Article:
[00:21:20] Amardeep: So what I was going to say there is, it’s an interesting contradiction, you said, right? Because at the beginning you said you should need to experiment all at the time, then now you’re saying about keeping to a few lines, and what I think the gap is there is that, you experiment more if you’re unhappy. So if you’re unhappy, then what you should do is experiment. You should try to find different things that can bring you more joy. When you’ve got things that bring you joy, then that’s when you need to experiment less because you already have the things that are going, right. So I don’t think you should ever stop experimenting completely because you’re always going to have some things that spontaneity, like spontaneous and something’s a bit different, but that’s where I think the, the sort of experimentation goes is that if you’re a very unhappy experiment tons, try all these different things. Like maybe you want to start dancing, or maybe you to start a sport. Maybe you want to start this, or maybe you want to start that. If you’ve already found, let’s say, you already love playing cricket, then you don’t want to then take up another sport because then you might not be able to have enough time to play cricket anymore. And I think this is something I do, right? It’s like, I enjoy lots of different things, but I can’t do all of them at the same time because my body wouldn’t take it. My mind wouldn’t take it. So I’ve got to choose a few things to really focus on because I enjoy them more. And I think about it in terms of some people say like, oh, you’ve got 10 passions. You can’t have all of them at being as 10 out of 10, because you don’t have, like, there’s not enough space or not enough energy for you to give all of them properly. So sometimes by doing more things, when you enjoy them, you’re actually giving less mental energy to each one, which decreases their value. So it’s sometimes a hard choice to choose to not do something that you like doing because your overall life is better because of that. Have you found things like that in your life where you’ve given them up, even though you’ve enjoyed them because you can’t balance them with everything else you’ve got going on?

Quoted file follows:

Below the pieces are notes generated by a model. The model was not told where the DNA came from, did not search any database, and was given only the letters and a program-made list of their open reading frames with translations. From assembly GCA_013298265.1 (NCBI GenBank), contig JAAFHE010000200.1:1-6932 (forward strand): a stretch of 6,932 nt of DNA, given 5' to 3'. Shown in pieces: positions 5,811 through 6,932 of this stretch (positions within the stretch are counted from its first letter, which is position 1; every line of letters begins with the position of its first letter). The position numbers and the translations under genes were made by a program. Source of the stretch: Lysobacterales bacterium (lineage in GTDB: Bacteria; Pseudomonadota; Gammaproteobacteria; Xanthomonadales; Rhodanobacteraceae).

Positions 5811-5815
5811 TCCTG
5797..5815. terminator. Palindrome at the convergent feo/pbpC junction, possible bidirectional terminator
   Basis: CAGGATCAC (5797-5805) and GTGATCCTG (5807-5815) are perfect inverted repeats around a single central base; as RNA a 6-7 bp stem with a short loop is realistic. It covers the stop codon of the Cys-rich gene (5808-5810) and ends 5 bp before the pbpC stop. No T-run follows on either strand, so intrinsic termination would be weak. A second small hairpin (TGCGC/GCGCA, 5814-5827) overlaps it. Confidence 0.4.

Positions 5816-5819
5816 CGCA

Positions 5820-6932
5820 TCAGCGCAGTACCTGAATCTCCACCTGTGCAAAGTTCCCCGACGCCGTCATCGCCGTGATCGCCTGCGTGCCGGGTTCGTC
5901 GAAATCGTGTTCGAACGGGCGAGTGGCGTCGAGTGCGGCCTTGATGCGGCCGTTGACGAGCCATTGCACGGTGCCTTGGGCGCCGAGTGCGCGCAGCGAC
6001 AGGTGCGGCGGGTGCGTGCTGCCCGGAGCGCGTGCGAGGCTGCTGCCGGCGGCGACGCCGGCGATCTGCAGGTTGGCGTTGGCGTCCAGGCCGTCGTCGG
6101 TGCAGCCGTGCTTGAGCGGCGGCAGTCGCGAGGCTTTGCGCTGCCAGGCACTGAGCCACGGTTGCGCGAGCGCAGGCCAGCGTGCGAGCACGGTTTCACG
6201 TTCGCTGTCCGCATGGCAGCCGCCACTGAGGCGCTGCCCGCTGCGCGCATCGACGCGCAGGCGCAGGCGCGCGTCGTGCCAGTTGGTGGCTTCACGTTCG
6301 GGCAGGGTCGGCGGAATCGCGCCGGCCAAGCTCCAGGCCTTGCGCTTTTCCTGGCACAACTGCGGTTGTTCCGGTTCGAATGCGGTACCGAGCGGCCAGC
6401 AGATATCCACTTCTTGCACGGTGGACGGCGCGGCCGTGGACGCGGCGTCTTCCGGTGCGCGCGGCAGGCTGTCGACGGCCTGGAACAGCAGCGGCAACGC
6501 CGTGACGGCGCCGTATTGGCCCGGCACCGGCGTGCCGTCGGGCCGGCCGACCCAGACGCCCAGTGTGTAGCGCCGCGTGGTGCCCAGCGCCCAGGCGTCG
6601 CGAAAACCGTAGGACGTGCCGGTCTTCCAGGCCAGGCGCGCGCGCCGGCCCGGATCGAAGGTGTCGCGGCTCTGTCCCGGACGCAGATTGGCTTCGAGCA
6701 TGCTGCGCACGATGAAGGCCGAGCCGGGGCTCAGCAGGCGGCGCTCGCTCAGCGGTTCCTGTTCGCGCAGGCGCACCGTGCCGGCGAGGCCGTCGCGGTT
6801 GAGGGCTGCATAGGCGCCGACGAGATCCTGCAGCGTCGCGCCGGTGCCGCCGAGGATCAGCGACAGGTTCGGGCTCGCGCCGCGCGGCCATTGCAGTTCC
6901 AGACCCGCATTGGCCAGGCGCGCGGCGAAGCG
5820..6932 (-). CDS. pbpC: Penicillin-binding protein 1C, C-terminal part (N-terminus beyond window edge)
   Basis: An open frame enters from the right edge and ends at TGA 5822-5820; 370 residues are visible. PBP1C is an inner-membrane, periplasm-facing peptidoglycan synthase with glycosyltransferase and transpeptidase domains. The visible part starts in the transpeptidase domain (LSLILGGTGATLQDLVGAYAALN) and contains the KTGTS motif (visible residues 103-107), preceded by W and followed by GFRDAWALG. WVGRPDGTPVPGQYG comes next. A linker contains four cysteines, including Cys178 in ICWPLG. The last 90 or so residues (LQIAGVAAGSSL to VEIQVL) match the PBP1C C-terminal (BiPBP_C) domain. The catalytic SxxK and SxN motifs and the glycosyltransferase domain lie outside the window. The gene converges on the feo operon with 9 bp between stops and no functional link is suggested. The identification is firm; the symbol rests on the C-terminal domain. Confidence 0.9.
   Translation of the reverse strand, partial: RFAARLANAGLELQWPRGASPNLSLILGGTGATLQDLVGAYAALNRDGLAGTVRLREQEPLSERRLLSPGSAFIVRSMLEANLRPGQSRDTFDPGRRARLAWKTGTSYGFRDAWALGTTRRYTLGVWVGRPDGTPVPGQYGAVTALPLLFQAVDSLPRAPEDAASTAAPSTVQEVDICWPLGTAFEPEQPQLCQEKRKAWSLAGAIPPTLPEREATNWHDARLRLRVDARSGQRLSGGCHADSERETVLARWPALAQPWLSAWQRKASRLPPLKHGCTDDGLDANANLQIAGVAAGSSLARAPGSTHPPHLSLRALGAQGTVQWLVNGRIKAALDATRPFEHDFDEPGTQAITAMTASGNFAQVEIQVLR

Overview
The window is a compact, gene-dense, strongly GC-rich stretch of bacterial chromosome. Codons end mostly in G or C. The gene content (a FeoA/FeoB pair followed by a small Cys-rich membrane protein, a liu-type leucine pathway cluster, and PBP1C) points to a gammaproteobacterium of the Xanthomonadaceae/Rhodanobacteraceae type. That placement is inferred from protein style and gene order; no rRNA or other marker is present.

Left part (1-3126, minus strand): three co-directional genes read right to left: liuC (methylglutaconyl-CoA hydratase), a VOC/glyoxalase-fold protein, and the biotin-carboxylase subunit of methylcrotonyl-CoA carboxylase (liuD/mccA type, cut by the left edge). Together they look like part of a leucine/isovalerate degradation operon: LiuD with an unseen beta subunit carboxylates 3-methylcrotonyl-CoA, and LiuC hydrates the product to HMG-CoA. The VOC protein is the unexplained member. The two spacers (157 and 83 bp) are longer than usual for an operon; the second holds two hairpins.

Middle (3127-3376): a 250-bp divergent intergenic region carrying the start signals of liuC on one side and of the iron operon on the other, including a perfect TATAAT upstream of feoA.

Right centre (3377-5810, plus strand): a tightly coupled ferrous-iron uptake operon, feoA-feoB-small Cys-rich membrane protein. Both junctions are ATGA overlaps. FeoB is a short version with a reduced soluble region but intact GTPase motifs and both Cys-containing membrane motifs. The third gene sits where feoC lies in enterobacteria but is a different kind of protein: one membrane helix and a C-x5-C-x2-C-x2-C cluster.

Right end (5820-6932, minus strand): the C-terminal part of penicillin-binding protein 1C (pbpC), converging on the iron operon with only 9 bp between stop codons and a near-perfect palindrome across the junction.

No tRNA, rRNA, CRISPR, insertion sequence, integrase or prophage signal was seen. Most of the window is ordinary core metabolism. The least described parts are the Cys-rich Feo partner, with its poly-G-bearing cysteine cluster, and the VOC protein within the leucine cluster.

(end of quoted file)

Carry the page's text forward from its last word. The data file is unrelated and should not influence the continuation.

[00:23:11] Jivraj: I, firstly, I think that that’s completely spot on and that brings me to the point of, you know, an important realization that I don’t think I’ve practiced well enough is the art of saying no. I think, we often just store, so I think to your point of trying to understand, like, I think experimentation works great in the short run, but once you find something that you want to do, it makes more sense to keep pursuing it while at the same time, you’re experimenting on things that you still want. So I think that there’s a good, fine balance there as you imagine, right? I mean, in the long run, I think it’s best to, you know, strive to be great at the thing that you most enjoy and not having any divided venture, but in the short run, it makes more sense to find that long-term thing. I think I actually like that. But I think to your point of just trying to, you know, say no, right, of just saying to like find out things like you have to say no to eventually or drop. For [unintelligible] was such a thing, right. Which is like a very small initiative that I started. It became decently large when we hosted like 250 odd folks, we didn’t host them on a podcast but we did like, Zoom calls with them. We usually recorded, we [unintelligible] a bunch of these stories. We built a team super close to two folks from that team. Still they’re very good friends. We still have that website. We still have that Instagram page because it began as an Instagram blog, but there’s a point where I could take a step back, and at the end I said, okay, this is not maybe compiling as well, and there are gaps to be fulfilled there. So maybe I, you know, helped the two folks who really took charge of it, but I took a step back. And even now, you know, I mean, it’s the small things that you can’t respond to every email right away. And you find like a better, you can’t possibly strive to do that at the expense of you. You can’t possibly be a part of every new initiative that comes out. As much as you’d like, because, when you pick a time for something else, you’re taking it out, you’re not producing time, sadly. So you are taking it out of something that you already are doing. So you did not enjoy that aspect or you’re going to, you know, like cover up for it in some shape or form to make time for something else. So I think that understanding that there’s going to be a trade off and then, because we often, you know, we, again, it comes back to fooling ourselves in the sense that we could easily say that we’ll manage it, we’ll take our time somehow. I’ll sleep less. I’ll maybe eat less, I don’t know what. But it barely happens. And then you’re just playing catch up in all aspects. So I think this is something I’ve started learning at work, in fact. Somebody told me once that you have to equally be good at saying no than saying yes. If, sometimes even more. And that is almost again very counterintuitive to imagine because why say no to have income opportunity, right? Like, you’d probably be tempted to say yes, but if you can go back to the fundamentals of thinking that, okay, what is that going to do to you? And if it’s going to hamper what you’re already doing, because you can see a short term desire to battle, you should probably steer away from it because I think one of the single most important principles that the podcast has taught me is of compounding rate. In the first three months, I barely had listeners, but we had great speakers in the textbook sense of it. In the next three, it was rising, but it’s been 18 months now, and I can tell you that if I would have given up in the fifth month, I would have never, myself been able to imagine the impact of it. And I’m sure that if I do this for the next five years, I can’t predict where it’s going to lead. But what I can do is know that it’s going to lead to something and keep at it and let it compound, but not expect results in the next two years. So, I mean, just speaking that long-term perspective, this is also a learning that I’ve taken back from a bunch of founders that I holsted because for founders, it’s just superhuman how they’re able to think about the long run and be insanely focused towards building that outright. I mean, they have these 10 year goals, which can seem very imaginative to begin with, but I think it’s amazing how they can continue [unintelligible] until they reach that point after a while. And it’s incredibly difficult. I think practicing compounding is perhaps the most difficult thing that we can do as people. And I think I thought about that a lot and it’s easier said than done. Of course. Yeah, I guess seeing was being one takeaway and for the instincts, I think [unintelligible] bunch of other things that I consciously now don’t take up because I don’t have the bandwidth for and try [unintelligible] about it, as opposed to just like setting wrong expectations. That’s been a very important takeaway on which time to manage everything because I’m not super human and I can only do so much.